A North East football youth league, which spawned stars such as Paul Gascoigne, Jordan Henderson and Andy Carol, has unveiled ambitious new expansion plans.
The Russell Foster Tyne and Wear Youth Leagues were set up by one of the region’s most successful entrepreneurs and currently comprise around 23,000 young players at five venues throughout the North East, which are presently headquartered at a purpose-built £2m site at Newbottle.
But now the league’s parent charity, The Russell Foster Sports Foundation, which owns and operates the site, is planning an ambitious move, to a 35-acre former equestrian centre at nearby Leamside.
Along with far greater on-site parking than is currently available at Newbottle, the new site includes an undercover facility, spacious enough to house three youth football pitches.
A planning application, which has been supported by Sport England has now been lodged with Durham County Council and Mr Foster said, if passed, the move would give even more young players the chance to follow in the footsteps of footballing greats.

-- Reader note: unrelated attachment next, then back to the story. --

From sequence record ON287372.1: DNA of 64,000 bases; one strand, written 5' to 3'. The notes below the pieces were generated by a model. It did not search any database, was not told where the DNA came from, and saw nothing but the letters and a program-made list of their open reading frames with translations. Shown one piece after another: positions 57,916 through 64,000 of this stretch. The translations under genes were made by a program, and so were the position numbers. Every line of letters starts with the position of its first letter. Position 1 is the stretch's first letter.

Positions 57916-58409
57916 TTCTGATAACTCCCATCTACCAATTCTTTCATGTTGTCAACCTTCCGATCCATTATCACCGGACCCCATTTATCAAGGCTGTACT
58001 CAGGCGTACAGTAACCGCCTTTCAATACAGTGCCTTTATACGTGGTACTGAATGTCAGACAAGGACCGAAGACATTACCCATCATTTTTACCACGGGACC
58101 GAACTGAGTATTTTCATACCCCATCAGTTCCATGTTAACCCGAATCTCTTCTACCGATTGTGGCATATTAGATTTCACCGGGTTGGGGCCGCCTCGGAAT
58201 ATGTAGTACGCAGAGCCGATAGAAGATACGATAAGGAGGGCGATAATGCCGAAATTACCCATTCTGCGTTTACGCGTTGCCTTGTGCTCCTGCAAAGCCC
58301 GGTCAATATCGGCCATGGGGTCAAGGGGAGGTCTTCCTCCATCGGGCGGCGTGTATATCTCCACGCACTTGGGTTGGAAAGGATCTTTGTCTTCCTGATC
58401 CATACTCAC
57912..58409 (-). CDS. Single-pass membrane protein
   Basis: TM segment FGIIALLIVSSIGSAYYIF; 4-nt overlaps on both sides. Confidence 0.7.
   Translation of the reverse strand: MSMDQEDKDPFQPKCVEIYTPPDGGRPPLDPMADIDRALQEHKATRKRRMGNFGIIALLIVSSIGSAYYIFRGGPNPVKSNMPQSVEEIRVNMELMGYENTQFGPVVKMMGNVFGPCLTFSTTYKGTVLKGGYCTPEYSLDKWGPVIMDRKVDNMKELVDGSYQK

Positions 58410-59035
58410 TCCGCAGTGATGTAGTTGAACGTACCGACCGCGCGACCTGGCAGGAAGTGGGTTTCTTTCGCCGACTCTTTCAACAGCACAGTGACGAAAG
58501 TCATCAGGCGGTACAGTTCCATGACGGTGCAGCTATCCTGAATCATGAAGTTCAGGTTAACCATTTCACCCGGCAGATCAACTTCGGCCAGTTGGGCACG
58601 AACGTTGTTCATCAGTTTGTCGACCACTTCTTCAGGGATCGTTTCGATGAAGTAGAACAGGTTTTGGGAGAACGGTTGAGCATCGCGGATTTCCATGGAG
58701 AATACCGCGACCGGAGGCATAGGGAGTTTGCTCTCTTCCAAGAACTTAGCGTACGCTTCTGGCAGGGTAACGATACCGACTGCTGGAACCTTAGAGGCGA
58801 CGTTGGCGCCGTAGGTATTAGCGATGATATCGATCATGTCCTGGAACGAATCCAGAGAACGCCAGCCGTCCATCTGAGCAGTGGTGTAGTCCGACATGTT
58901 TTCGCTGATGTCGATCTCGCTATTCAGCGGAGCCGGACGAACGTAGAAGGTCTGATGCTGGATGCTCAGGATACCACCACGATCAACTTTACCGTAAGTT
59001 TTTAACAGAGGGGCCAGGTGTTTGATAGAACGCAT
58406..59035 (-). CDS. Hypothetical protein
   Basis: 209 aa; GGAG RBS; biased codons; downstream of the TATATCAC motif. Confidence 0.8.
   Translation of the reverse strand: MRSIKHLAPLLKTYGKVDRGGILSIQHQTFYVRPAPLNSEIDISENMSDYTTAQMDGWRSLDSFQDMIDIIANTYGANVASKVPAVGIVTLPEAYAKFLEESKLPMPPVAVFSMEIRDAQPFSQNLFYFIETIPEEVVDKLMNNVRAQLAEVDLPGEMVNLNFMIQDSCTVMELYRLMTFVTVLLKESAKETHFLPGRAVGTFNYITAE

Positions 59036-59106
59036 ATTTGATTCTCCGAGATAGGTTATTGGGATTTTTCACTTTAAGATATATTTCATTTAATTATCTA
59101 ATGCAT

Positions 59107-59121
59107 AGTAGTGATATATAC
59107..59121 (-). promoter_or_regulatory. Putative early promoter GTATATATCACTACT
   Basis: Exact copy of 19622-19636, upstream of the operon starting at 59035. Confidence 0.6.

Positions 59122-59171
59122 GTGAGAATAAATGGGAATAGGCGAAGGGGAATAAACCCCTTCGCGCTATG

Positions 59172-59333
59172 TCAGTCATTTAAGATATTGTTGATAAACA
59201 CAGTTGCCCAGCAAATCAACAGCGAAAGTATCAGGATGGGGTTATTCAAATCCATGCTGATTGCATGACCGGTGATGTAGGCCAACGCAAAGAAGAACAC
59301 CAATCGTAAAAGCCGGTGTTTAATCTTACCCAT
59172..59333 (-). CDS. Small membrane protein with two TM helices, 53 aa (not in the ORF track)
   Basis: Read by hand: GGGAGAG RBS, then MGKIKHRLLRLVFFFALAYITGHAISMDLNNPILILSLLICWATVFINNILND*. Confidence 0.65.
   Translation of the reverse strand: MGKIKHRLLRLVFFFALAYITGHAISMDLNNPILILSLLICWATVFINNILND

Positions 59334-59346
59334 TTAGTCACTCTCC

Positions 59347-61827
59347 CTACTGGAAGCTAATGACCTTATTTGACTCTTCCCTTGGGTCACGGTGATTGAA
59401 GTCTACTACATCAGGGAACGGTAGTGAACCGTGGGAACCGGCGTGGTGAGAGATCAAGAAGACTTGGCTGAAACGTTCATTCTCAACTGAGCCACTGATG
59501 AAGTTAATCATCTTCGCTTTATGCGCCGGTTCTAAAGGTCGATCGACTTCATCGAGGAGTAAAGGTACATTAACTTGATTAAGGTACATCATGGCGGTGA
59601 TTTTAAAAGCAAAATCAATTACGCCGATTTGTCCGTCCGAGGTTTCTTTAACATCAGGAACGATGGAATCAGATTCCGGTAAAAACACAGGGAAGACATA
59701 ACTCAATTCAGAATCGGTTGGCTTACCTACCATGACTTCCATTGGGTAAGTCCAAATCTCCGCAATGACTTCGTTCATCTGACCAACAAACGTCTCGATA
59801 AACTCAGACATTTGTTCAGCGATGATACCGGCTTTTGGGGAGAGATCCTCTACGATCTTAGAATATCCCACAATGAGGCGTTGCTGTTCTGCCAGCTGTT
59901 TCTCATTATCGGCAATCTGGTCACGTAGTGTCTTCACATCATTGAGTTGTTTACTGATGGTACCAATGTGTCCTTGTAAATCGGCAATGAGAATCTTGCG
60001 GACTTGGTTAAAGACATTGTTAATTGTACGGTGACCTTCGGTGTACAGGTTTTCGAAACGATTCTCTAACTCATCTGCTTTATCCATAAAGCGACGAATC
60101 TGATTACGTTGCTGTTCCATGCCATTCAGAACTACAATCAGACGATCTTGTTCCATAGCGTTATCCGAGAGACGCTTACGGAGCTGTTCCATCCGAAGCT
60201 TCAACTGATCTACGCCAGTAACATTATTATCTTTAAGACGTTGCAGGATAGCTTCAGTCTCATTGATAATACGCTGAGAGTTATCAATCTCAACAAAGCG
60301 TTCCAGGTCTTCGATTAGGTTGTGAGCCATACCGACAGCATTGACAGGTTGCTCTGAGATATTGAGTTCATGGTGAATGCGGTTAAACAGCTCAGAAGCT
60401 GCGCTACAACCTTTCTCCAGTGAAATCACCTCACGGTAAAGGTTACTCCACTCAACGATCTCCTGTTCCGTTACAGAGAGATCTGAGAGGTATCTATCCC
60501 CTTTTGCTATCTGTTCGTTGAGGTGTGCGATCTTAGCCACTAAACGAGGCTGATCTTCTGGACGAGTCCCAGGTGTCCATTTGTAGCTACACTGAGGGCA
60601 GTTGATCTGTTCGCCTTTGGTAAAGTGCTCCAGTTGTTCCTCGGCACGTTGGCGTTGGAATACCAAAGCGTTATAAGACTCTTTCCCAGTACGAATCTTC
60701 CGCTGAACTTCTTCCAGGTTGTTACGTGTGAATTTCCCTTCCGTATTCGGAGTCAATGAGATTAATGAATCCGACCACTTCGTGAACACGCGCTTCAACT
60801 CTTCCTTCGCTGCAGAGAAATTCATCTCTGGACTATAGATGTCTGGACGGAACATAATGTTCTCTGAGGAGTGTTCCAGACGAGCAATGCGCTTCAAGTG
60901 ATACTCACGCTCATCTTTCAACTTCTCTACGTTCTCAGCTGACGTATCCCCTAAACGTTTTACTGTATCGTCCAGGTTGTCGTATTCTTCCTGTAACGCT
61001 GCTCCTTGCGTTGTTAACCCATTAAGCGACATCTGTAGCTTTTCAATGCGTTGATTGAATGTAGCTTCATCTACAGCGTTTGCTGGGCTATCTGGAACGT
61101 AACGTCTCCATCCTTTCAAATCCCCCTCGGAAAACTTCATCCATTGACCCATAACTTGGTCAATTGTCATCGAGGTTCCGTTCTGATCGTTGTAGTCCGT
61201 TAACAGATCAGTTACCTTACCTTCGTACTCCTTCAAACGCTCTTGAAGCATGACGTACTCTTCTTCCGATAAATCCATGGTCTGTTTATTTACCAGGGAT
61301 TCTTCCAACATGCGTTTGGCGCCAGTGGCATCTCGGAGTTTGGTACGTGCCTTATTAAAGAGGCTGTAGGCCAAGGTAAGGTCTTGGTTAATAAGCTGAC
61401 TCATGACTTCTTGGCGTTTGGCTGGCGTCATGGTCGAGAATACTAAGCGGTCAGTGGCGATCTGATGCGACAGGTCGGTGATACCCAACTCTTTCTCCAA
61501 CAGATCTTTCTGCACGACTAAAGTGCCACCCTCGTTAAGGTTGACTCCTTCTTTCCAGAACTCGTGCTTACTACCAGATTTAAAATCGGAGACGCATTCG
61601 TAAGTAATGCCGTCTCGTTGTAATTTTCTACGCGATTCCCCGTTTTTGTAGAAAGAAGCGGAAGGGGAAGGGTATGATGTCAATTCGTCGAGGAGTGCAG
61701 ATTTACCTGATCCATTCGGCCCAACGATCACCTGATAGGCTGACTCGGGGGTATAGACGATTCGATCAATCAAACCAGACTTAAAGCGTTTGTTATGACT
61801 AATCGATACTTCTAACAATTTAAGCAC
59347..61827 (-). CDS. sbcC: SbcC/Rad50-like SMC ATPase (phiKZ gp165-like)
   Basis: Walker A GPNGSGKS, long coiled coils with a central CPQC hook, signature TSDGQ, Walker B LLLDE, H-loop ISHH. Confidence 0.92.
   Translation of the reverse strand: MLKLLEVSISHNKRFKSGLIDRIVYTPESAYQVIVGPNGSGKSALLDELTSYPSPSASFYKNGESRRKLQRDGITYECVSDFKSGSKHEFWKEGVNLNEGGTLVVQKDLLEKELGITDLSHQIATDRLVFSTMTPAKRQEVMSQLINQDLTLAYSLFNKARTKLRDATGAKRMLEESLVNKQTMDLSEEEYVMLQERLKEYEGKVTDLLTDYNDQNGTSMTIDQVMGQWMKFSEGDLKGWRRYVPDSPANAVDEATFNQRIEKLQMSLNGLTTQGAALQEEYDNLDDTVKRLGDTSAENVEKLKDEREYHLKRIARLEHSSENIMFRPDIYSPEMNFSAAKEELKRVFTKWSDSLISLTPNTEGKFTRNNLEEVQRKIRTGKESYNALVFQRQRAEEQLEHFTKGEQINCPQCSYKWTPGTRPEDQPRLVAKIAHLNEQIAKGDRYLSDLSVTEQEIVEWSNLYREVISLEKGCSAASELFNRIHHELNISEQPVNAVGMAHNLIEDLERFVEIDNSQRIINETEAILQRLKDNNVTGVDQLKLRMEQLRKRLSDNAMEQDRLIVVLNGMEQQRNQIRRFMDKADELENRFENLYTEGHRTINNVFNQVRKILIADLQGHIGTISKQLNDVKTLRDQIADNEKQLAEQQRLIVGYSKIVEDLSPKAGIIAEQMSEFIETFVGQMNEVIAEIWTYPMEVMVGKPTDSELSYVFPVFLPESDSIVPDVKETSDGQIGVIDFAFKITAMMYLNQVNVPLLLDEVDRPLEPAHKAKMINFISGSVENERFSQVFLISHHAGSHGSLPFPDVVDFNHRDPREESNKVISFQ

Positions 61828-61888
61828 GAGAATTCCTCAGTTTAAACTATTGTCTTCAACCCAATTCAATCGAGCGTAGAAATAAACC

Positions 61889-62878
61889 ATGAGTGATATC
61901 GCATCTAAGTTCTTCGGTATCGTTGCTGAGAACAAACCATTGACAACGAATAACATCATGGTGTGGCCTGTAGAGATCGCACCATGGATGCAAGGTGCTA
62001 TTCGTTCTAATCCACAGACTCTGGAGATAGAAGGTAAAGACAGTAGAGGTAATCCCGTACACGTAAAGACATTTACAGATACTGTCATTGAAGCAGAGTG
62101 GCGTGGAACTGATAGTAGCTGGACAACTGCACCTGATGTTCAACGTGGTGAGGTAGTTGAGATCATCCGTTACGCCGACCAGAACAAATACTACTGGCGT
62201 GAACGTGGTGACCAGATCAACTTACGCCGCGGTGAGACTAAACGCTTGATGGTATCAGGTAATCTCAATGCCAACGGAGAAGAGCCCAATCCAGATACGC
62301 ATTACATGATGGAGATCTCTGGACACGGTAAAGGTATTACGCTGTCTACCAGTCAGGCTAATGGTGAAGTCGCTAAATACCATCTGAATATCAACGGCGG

“Ours are the biggest football leagues in the country,” he said, “and while I would be sad to leave Newbottle, which has been fantastic, the Leamside site will enable us to expand what we do even further.
“Leamside is only 10 minutes away from the existing HQ and as the participating teams come from all over the North East it will make no difference to travelling,” he added.
One of the North East’s best-known entrepreneurs, Russell Foster now divides his time between the UK – where his business interests include an engineering factory in Bradford, several restaurants in the North East and a land development company – and South Africa.
He is involved with many charitable organisations on the country’s West Coast, including a soup kitchen and animal welfare centre and also owns the local English speaking church at Velddrif.
He has built a Church Hall, which is used by the community, an entire retirement village and is in the final stages of completing a 38-bed medical centre.
Scheduled to open in October, it is fitted with all the latest equipment and will provide emergency facilities including 24/7 ambulances and paramedics.
His business interests in South Africa include two large restaurants, a boutique hotel, a craft brewery and a distillery and his latest project is the provision of a sanctuary for homeless and abused people.
“That will definitely be my last project, though,” said the 73-year-old. “I only went out to South Africa to retire.